Here’s a little perspective: This year’s high school graduates haven’t been able to set foot inside the Asheville Art Museum since early in their freshman year. That’s how long the current, $24 million renovation and expansion is taking.
But this past Friday, museum director Pam Myers and some of her staff walked BPR and other local media through three floors and a rooftop of new galleries and other features that, up to now, have never been part of the museum’s 71-year history.
Myers started from the plaza, still fenced off for construction.
“We set out to create a building that was very contemporary composed of really solid and beautiful materials that would frame the marble of the historic library building,” she said. “Yet we wanted the building to be extremely transparent and be a continuation of the park and this public living room of Asheville.”
The only question left open is when the museum will open. Unofficial word is sometime in July, though museum officials are comfortable to set it broadly as “later this summer.”
Simply by aesthetics and location -- where Broadway becomes Biltmore Avenue, across from the Vance Memorial -- the museum will be the undisputed cultural anchor of downtown Asheville.
Cement-to-ceiling windows give way past the entrance to terrazzo and polished cement floors, cream-colored columns that gently flare like champagne flutes and a ceiling pocked with perforations.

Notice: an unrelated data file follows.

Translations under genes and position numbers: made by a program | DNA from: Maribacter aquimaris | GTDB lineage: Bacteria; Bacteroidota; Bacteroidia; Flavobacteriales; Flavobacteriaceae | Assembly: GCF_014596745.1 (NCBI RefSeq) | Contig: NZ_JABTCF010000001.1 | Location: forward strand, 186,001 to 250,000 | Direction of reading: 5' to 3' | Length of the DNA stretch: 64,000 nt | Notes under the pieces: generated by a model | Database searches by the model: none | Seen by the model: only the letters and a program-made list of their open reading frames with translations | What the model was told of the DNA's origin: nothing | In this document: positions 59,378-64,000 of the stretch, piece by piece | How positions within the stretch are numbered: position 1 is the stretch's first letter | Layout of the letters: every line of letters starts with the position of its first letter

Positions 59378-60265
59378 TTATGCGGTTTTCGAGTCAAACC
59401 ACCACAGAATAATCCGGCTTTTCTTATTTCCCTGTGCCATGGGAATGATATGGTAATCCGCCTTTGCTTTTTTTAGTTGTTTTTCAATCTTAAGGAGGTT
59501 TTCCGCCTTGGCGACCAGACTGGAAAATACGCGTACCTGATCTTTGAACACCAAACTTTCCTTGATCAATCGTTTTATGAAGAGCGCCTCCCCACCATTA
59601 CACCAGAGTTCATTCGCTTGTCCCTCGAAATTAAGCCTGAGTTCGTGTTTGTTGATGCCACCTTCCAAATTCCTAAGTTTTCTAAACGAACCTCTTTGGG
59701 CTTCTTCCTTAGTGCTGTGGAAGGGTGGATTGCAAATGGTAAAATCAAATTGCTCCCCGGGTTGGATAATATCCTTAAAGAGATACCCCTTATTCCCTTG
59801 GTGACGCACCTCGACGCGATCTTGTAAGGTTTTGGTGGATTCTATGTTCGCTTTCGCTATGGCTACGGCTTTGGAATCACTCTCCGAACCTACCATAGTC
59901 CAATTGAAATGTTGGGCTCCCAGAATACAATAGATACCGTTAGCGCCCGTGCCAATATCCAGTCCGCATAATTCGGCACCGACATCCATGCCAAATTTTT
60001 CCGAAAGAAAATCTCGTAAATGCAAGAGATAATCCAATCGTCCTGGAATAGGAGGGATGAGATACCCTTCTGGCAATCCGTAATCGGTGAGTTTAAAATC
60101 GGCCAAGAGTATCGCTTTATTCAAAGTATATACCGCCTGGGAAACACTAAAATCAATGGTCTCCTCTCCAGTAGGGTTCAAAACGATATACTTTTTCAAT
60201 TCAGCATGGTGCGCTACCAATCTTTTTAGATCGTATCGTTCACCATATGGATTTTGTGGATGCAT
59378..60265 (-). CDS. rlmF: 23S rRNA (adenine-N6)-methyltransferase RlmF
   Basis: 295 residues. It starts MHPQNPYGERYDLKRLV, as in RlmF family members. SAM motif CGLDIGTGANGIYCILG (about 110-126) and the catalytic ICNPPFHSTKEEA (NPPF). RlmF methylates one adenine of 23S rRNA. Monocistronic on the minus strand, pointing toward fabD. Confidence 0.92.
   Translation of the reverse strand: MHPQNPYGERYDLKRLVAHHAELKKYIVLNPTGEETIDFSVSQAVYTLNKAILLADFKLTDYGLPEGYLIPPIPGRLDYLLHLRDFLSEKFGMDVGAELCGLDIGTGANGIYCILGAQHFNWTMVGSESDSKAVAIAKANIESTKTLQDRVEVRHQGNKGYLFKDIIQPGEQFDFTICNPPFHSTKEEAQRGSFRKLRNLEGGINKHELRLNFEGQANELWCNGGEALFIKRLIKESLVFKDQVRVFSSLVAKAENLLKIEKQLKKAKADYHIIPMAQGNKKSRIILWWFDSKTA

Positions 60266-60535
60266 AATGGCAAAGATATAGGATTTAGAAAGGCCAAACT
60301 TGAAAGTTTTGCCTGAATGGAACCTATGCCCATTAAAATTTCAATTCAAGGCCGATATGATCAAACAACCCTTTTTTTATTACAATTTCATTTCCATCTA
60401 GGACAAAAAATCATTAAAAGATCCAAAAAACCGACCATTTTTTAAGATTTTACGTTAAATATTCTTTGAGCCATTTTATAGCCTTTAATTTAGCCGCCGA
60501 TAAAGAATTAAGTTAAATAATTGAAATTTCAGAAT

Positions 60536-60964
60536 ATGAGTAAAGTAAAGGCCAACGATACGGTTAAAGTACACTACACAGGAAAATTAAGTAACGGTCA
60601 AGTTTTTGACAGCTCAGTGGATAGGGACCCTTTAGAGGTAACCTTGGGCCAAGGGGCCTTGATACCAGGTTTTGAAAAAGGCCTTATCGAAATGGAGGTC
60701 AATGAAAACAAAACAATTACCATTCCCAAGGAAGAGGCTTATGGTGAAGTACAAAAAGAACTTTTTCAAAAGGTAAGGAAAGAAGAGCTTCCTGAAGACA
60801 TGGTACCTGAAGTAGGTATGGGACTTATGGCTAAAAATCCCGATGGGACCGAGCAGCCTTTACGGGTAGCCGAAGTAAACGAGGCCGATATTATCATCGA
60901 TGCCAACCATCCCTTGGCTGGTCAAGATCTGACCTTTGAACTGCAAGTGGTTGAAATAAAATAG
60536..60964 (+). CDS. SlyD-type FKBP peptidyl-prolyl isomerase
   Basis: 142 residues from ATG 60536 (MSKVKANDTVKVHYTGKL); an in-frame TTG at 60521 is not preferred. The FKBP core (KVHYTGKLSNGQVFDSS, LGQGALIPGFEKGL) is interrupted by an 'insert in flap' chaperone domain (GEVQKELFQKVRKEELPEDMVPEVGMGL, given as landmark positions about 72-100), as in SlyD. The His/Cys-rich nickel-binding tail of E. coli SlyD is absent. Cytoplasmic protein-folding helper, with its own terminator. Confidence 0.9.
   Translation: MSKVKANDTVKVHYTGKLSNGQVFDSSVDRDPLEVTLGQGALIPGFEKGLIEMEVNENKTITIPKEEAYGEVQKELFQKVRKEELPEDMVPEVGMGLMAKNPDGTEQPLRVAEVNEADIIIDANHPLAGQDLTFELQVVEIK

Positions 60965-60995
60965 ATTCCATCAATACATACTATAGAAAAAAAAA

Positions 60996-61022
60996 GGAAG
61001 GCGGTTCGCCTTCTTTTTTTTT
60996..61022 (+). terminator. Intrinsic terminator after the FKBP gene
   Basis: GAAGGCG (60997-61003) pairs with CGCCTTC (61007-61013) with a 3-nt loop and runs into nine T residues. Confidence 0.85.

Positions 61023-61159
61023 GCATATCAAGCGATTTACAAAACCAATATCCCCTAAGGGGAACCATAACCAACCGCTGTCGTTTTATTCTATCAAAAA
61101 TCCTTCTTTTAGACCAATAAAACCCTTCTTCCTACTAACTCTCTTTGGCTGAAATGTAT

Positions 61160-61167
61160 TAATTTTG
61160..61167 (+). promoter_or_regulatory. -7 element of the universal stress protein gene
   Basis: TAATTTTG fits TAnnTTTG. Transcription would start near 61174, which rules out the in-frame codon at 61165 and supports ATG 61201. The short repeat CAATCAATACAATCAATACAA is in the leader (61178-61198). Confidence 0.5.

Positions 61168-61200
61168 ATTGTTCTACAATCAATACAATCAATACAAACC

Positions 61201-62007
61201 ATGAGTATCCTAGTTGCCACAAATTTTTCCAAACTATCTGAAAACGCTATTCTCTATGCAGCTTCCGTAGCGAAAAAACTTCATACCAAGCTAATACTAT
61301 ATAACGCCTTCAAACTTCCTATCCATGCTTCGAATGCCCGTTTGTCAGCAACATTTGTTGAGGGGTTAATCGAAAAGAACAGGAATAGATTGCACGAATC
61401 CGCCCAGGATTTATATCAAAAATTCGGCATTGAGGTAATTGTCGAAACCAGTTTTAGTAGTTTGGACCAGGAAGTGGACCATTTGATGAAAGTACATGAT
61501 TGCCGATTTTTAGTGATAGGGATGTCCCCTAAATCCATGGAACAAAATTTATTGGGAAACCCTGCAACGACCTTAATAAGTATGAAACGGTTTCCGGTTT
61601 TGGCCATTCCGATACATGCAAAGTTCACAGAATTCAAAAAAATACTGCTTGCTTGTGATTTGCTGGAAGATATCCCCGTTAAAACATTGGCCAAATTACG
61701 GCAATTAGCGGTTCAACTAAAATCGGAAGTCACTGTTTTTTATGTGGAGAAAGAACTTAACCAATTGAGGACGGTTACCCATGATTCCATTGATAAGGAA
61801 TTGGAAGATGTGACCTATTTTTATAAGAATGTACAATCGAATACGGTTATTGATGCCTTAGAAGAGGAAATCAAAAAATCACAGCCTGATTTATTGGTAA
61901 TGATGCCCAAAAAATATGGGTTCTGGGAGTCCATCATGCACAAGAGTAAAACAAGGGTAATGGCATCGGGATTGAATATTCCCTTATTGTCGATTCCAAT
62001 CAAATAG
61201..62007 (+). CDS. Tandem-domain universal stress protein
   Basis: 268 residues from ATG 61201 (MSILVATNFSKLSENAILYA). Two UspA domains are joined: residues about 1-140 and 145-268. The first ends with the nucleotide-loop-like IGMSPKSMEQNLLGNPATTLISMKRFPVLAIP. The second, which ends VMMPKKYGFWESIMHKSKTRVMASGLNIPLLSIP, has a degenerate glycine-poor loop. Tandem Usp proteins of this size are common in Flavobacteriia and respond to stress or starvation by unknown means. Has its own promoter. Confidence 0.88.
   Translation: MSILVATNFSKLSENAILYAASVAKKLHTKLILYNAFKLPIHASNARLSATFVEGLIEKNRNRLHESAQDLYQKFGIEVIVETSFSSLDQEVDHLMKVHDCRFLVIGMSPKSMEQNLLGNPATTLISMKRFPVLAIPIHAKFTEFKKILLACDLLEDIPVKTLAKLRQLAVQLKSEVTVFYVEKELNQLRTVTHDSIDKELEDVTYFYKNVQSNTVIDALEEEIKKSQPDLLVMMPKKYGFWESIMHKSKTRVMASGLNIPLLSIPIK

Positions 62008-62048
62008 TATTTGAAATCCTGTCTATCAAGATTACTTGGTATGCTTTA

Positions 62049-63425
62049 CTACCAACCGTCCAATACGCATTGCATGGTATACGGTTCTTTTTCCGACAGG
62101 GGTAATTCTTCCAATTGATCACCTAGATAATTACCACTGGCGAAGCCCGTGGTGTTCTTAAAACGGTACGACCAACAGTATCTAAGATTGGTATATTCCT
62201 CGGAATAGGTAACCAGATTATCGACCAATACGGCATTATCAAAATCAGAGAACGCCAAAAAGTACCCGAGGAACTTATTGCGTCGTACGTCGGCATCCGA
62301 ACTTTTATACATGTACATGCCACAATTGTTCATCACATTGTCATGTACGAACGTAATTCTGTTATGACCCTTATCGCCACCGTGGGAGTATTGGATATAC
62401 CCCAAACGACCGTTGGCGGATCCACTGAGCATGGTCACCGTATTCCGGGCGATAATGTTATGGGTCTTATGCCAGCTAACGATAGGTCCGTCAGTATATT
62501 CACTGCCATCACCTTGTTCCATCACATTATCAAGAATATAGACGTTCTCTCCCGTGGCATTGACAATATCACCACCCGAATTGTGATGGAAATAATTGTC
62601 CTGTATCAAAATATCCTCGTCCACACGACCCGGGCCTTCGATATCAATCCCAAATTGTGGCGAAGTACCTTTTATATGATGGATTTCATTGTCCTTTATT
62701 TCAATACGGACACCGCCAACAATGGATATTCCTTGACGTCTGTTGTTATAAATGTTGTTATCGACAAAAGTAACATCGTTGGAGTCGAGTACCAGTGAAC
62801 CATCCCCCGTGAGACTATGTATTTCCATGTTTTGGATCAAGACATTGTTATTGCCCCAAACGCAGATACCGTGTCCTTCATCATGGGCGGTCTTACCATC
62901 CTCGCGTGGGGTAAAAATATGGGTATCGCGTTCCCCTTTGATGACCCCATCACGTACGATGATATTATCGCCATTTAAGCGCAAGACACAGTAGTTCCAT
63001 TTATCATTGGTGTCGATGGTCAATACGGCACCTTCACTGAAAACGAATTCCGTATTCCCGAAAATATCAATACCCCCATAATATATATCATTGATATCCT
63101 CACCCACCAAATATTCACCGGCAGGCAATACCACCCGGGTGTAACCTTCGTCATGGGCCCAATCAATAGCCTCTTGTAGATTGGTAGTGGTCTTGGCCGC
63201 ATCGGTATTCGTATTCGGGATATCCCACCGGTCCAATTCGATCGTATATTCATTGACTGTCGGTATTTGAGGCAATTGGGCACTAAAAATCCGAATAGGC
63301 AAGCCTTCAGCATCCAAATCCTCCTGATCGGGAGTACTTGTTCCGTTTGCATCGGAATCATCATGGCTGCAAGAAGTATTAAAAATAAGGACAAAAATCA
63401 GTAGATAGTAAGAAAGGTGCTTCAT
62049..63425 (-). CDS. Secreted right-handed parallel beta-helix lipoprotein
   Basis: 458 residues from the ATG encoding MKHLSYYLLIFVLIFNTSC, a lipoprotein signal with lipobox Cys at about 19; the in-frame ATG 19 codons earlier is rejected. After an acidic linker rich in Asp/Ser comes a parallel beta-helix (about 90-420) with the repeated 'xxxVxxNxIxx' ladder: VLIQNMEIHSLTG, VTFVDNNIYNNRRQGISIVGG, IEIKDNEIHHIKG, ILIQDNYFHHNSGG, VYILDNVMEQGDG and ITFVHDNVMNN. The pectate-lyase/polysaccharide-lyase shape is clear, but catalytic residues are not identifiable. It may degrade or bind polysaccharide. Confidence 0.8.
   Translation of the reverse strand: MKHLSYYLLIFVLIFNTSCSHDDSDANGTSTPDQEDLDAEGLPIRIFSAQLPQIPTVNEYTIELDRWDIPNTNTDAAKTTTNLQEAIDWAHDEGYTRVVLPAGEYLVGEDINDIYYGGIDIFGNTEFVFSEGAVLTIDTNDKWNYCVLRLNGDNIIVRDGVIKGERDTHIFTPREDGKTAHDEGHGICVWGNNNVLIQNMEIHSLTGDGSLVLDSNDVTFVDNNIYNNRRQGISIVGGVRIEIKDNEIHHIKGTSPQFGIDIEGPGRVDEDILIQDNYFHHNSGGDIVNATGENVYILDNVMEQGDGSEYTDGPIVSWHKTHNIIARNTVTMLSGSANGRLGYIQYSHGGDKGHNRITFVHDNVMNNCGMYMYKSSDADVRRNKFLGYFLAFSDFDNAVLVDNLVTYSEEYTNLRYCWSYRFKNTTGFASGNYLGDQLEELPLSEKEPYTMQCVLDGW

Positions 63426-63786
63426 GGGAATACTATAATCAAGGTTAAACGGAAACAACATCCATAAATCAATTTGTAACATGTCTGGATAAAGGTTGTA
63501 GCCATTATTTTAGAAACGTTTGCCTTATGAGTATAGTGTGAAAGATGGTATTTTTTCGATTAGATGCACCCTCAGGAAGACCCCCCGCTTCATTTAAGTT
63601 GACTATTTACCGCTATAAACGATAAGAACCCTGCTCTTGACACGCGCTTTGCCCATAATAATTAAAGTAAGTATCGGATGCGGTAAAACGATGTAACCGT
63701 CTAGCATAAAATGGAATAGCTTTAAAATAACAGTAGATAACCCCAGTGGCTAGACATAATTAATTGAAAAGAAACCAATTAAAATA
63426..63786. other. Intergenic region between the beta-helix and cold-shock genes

While exterior of the 1926 Pack Library is still intact, none of the historic features are visible from the inside, where the museum will now house an education center and art research library.
Open stairways lead to the new galleries. You’ll see ash wood flooring, ribbed blond wood ceilings and blocks of zinc paneling as a visual connection to the facade of the building.
When the museum reopens, the second-floor galleries will showcase 50 artists from Western North Carolina and neighboring regions in a contemporary exhibition called “Appalachia Now.” the work spans a range of visual mediums and performance.
Third-floor galleries will feature work from the museum’s growing permanent collection, now at around 5,000 works.
The museum will have a room programmed with hands-on activities for kids and seniors. A new rooftop terrace featuring sculpture and a panoramic mountain view leads to a new cafe.
“From the beginning, the plaza and the roof were important parts of our thinking about programming,” Myers said. “We’d been thinking the rooftop terrace would look north toward the city, but when we saw this (skyline), we thought, ‘Well, that’s a no-brainer.’”
NOTE: The audio version of this story incorrectly sets the renovation's total cost. It's correctly noted in the text of this story at $24 million.